the Benedict Option?
Basically, it is the idea that one withdraws from a wicked society because the “gap” is just too big. So you withdraw and live in a community of fellow believers. In a close analogue, the biblical scholar Hugh Nibley called it “The Rehkabite Principle.” At some point the chasm between two sides becomes too wide to straddle and one has to jump to one side or the other. In other words, you withdraw and live your religion on your own or with largely like-minded people. And make no mistake, this is an extremely difficult decision. You don’t choose the Benedict Option lightly. You don’t go down the Rehkabite path without careful consideration.
Traditionalists on all sides want to just paper over the differences and put their heads down and do what their parents did. That seems “conservative.” But actually, it is logically inconsistent and not really Conservative at all. There is a gulf between the groups. And that gap cannot be bridged by happy talk, tolerance, and reliance on received wisdom.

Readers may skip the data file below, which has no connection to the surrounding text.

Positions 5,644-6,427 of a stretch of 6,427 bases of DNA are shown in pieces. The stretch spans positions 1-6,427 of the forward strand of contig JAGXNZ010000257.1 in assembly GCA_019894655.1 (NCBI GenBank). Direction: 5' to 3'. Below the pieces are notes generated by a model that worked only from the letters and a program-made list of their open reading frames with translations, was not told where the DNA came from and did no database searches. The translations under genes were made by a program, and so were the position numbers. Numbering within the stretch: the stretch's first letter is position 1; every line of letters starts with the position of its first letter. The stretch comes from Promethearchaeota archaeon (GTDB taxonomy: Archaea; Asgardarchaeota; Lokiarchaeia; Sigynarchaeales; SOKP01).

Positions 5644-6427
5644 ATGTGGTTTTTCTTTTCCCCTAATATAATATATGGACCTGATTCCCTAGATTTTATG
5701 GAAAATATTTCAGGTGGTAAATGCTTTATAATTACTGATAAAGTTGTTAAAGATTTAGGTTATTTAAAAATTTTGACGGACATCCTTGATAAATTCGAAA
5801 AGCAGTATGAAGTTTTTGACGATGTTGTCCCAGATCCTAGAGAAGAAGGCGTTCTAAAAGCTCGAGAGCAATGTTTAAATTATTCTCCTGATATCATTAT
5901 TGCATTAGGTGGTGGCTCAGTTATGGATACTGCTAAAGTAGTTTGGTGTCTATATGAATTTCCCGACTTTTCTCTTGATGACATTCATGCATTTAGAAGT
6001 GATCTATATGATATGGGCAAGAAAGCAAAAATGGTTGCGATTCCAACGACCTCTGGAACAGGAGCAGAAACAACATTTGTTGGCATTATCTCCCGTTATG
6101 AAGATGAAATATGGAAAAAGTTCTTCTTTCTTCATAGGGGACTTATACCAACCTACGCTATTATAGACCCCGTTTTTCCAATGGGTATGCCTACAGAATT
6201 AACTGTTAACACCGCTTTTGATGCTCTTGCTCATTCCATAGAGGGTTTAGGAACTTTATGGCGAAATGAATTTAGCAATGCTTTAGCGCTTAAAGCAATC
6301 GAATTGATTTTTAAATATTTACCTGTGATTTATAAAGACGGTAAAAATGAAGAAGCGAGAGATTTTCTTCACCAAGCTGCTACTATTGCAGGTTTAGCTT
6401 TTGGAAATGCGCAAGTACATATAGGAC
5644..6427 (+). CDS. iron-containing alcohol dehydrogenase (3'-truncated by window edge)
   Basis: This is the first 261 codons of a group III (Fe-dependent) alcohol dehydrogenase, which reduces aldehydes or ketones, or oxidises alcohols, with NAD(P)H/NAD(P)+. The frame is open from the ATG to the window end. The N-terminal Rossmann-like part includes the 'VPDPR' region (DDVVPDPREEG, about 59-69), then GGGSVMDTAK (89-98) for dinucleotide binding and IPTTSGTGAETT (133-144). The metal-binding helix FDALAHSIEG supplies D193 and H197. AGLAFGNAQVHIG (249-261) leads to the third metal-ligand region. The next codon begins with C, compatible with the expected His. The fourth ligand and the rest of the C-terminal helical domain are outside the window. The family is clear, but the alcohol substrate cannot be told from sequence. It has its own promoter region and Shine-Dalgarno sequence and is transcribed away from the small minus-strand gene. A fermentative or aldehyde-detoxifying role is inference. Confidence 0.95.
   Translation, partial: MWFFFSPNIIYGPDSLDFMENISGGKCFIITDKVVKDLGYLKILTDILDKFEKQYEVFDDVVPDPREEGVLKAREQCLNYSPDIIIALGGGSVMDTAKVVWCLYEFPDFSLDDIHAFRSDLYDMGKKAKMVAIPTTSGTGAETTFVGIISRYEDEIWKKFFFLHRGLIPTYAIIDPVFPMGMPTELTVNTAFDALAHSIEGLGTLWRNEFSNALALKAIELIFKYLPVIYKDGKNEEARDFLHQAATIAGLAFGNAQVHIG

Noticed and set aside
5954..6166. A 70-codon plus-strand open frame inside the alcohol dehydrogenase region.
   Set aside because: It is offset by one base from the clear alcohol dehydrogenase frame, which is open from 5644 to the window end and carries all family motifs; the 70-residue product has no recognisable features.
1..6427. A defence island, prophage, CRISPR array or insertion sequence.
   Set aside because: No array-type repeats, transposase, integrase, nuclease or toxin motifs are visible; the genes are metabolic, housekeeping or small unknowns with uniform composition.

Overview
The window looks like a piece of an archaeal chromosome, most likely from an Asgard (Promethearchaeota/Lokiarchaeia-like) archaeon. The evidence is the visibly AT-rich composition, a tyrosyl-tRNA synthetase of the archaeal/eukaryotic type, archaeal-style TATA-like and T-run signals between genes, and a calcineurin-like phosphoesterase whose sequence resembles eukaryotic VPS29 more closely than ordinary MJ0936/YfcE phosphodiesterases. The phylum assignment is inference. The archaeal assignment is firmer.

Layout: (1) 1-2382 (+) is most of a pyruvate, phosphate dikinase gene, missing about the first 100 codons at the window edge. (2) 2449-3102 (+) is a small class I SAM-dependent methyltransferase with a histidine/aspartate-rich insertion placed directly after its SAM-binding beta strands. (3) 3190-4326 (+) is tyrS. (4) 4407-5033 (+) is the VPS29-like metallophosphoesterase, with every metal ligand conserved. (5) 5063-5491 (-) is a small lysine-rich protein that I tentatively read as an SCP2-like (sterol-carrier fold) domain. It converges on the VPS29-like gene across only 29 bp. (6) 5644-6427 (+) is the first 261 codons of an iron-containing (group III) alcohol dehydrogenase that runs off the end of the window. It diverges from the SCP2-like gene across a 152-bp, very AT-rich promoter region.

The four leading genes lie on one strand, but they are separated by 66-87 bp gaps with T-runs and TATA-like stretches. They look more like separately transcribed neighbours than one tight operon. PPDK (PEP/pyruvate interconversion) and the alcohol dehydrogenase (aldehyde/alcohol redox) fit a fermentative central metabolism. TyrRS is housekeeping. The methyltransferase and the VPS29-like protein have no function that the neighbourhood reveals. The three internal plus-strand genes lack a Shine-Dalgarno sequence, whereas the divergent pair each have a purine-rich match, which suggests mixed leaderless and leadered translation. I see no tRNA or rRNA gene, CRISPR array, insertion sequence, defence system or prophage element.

At some point you have to choose. Choose wisely.
There are several good examples of the Benedict option in history. In the 1800s the religion group the Mormons had to go to Ohio, Missouri, and finally Illinois to escape murderous persecution. When that persecution kept following them, they eventually had to leave the United States entirely and start their own community in the unpopulated Great Basin (Salt Lake City). They exercised the Benedict Option. It was the Rehkabite Principle in action.
That city eventually became part of Utah and the United States. But the Mormons originally couldn’t stay in the United States so they left and went West, given that they were hunted and murdered in the United States. Of course, that city (Salt Lake) is minority Mormon now, but those are the origins.
A more modern example is home schooling. Many families have gotten to the point where they are no longer willing to put their children in the clutches of Lefty schools. That was never even heard of when I was a child. So that is pretty dang fast! Even as an adult it seemed unusual to me and only the “fringe” even considered it. But it is getting more and more common and popular, and even though that is no longer an option for me, it is not something that I would dismiss out of hand anymore.
There is chatter about Democrat states separating from Conservative ones. A “divorce” is kind of joked about by both sides. But there is a serious edge to the joking. Yet again, this is the Rehkabite principle in action. If you are not seeing it now, you are either not paying attention or you are turning a blind eye to the facts.
So this “Benedict Option” has gotten a lot of attention lately. This is good, IMHO. But the separation of groups because of divergent beliefs is very old, indeed. It goes back to time imemorial.